Notes for Discommunication Seireihen chapter 1

v1.0.5, 2010-07-25
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Page 0, flap

The blurb on the flap isn't particularly essential, but here goes:

Takaomi Matsubue and Arika Togawa are second-year students at the same high school. By some strange quirk of fate, they started dating. Matsubue-kun is a really weird guy (in truth, other people just don't understand him), which causes Togawa-san to ponder: "Why do I like this guy anyway? Why do people fall in love?" Profound mysteries will emerge before the two of them -- the curtain rises on a new series, Seireihen!

Perhaps a bit of backstory is in order. Riichi Ueshiba's series Discommunication started running in Kodansha's Morning magazine in 1991, and it got moved to Afternoon in 1992, where it continued until March 1999. (The six chapters that constitute Gakuen-hen, or "School Edition", ran from October 1996 to March 1997.) Discommunication Seireihen ran in Afternoon from July 1999 to November 2000, one chapter per month for 17 chapters in total. Following Discommunication Seireihen was Yume Tsukai, which also ran in Afternoon (June 2001 - February 2004). Finally, Ueshiba's current series Mysterious Girlfriend X, which is unrelated to the previous works, started sometime in 2004. This guy doesn't take much time off, huh?

If you've read the Yume Tsukai scanlations from Band of the Hawk, you know what to expect in this series. (See the note for Page 28 for a bit more about how the different series fit together.) With the exception of Mysterious Girlfriend X, I would describe Ueshiba's work as 1) densely drawn insanity and 2) the intersection of the otaku and the occult. All of his works, though, deal with broader themes of romantic love and sexual attraction, and the very blurred line that divides them.

"Seirei" literally means spirit. I haven't read widely enough to know whether the usage is rare or not, but it's implied by the usage of furigana in a seinen manga; furthermore the author narrows the definition in the next chapter. "Seirei-hen" is literally "spirit edition". Apologies to all that is holy and good, but I'm indulging my wapanese tendencies by leaving it as "seirei" and "seireihen". (Pronounced "say ray".) [Andrew Cunningham, writing in the Eastern Standard zine #3, renders seirei as "ancestral spirits". I'm inclined to defer to him, but Rinko's seirei doesn't really fit into that framework, does it?]

Page 1

The image used here is from the title spread of chapter 7, so explanations will wait until then.

Page 3

This is a typical Ueshiba title page: crammed full of stuff. I would love to track down each and every allusion on these pages, but I have other things to do. If you can identify something, please let me know and I'll add it to the notes.

Page 4

Rinko's name is composed of the kanji for "phosphorus" and "child". "x + ko" is a common construction for girls' names, e.g. Kyouko (apricot), Akiko (autumn). Matches are made with phosphorus.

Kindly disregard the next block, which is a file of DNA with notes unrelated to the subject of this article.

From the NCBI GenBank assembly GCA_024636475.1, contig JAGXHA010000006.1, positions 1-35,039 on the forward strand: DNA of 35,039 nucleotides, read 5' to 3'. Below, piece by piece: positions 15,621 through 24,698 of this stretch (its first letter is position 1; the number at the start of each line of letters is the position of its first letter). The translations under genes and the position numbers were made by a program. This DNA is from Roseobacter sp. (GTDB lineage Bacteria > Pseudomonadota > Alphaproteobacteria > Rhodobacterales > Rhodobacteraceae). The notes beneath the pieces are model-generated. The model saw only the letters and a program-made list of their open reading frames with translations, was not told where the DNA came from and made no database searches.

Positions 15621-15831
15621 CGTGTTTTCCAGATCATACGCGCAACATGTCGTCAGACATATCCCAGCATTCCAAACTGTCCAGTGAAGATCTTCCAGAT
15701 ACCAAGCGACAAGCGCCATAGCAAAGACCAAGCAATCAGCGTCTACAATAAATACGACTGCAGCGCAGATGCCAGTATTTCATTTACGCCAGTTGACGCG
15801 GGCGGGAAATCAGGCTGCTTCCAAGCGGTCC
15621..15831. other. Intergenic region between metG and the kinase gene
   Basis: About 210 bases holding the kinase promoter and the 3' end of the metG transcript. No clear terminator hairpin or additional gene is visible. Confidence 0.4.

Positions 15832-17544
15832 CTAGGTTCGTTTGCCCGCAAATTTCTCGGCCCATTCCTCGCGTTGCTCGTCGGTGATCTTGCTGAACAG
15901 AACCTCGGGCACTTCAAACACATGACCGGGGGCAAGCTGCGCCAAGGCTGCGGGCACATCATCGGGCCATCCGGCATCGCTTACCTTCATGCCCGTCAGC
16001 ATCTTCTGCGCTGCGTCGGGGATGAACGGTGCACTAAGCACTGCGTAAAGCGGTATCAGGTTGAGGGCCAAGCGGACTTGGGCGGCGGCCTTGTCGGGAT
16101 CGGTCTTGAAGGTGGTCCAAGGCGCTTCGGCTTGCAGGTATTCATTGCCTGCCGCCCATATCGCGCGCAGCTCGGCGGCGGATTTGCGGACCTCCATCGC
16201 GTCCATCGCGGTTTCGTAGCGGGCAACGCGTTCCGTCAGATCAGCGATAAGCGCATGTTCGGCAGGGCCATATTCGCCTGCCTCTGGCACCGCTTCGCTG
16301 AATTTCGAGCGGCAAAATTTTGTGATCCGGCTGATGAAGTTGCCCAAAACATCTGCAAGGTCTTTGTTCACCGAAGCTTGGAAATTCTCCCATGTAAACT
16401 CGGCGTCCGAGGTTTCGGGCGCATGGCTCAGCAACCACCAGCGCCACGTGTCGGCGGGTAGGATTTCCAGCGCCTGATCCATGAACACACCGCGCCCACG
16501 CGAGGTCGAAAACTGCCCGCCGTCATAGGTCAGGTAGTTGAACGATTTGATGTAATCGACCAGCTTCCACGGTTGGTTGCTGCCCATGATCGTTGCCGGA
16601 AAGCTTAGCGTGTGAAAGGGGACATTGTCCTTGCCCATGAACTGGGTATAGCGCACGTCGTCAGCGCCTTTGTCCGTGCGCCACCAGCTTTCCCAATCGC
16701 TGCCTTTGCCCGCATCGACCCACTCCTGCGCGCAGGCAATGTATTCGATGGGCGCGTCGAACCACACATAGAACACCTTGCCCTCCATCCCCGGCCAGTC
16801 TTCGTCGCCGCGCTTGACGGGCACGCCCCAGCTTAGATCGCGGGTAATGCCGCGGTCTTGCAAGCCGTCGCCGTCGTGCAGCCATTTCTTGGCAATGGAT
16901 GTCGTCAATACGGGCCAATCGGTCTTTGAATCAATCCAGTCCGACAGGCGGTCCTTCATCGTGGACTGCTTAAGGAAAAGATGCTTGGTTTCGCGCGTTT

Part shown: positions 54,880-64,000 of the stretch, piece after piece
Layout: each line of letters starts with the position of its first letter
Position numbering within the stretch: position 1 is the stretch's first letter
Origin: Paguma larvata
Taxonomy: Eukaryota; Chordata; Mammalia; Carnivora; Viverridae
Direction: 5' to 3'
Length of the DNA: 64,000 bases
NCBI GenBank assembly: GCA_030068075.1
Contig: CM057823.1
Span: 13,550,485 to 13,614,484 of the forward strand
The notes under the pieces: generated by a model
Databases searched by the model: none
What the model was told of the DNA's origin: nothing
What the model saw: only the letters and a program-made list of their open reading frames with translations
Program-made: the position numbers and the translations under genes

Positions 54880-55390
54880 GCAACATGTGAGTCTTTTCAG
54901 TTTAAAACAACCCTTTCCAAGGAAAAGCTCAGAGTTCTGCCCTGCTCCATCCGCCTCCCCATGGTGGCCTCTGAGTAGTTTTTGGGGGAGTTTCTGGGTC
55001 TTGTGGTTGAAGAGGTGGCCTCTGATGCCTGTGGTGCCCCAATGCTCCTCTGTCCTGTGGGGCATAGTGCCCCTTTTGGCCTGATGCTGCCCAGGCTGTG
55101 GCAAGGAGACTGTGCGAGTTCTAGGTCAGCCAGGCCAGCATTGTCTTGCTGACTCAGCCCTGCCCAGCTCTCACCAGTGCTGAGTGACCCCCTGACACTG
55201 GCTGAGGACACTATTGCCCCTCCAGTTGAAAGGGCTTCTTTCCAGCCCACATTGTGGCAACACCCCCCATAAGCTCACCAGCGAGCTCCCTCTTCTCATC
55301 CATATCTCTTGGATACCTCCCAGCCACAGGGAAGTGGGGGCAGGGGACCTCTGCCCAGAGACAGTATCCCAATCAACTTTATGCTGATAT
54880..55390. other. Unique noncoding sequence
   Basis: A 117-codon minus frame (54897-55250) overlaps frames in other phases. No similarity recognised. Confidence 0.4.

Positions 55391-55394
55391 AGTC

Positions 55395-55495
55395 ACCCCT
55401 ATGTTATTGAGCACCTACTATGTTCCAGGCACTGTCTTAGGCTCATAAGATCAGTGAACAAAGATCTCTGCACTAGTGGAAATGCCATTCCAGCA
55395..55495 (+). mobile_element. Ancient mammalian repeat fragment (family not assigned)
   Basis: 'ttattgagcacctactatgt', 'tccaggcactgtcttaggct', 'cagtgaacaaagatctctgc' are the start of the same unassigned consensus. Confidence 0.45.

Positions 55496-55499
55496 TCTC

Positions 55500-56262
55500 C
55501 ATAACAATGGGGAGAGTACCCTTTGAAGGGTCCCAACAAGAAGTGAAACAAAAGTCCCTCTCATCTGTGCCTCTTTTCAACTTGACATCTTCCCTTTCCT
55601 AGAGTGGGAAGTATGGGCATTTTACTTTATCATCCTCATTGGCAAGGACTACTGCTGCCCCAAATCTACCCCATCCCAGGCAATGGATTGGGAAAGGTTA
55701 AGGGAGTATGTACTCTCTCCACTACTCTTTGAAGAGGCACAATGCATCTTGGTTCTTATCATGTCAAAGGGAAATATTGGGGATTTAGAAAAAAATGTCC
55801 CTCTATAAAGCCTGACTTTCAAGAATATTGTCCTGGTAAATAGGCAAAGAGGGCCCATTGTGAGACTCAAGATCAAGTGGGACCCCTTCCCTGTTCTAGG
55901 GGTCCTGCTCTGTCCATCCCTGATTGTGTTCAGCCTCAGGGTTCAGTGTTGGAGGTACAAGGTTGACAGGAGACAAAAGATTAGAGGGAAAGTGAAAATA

Page 5

I edited this a long time ago, so the sfx aren't quite consistent with the rest of the chapter (punctuation, bolding).

Page 8

Japanese/Asian bakeries have a lot of what I think of as "theme bread": a bun with something in it. Amusingly, Wikipedia has an article on melonpan. Hrmm. Also, Yubari melon is a ridiculously expensive melon that's generally for gift-giving.

Page 9

On this page (and the previous page) the chicken is reading Hitoshi Iwaaki's Parasyte, which is about an alien invasion of parasites. The action on the next few pages is basically a shout-out to another author whose work ran in Afternoon.

Page 17

Where Rinko says "boyfriend" or "my flame", the original has the kanji for "fire", with a given reading of "boyfriend". It's convenient that in English, "my flame" also has a romantic connotation.

"Kai-denpa", literally mysterious electromagnetic waves, is an urban-legend-ish explanation for people's strange behavior; they act as if they're being remote-controlled by aliens, etc.

Page 26

Kachi-kachi Yama is a folktale about an evil but stupid tanuki.

Page 27

Dokin-chan is a character from Anpanman, a children's manga and anime series. She's a villainess with a petty personality.

Page 28

In Japan, fans will send in fanart on postcards. Evidently this postcard was based on the original series. I've only skimmed the original, but I'm pretty sure that Touko Mishima only shows up in one chapter -- chapter 5 -- which makes her inclusion in this postcard rather impressive. The original series focuses on Matsubue and Togawa very closely. Seireihen is a bridge work: it introduces new characters and new concepts, while retaining the main characters of Discommunication. Yume Tsukai then is a reboot, taking the new concepts and characters while leaving the old characters behind.

I managed to find the three books Ueshiba mentioned on, but I can only guess at what they're about.

Wikipedia: Kon Ichikawa, geta; IMDb: The Inugamis (1976), Koji Ishizaka; figure based on the movie

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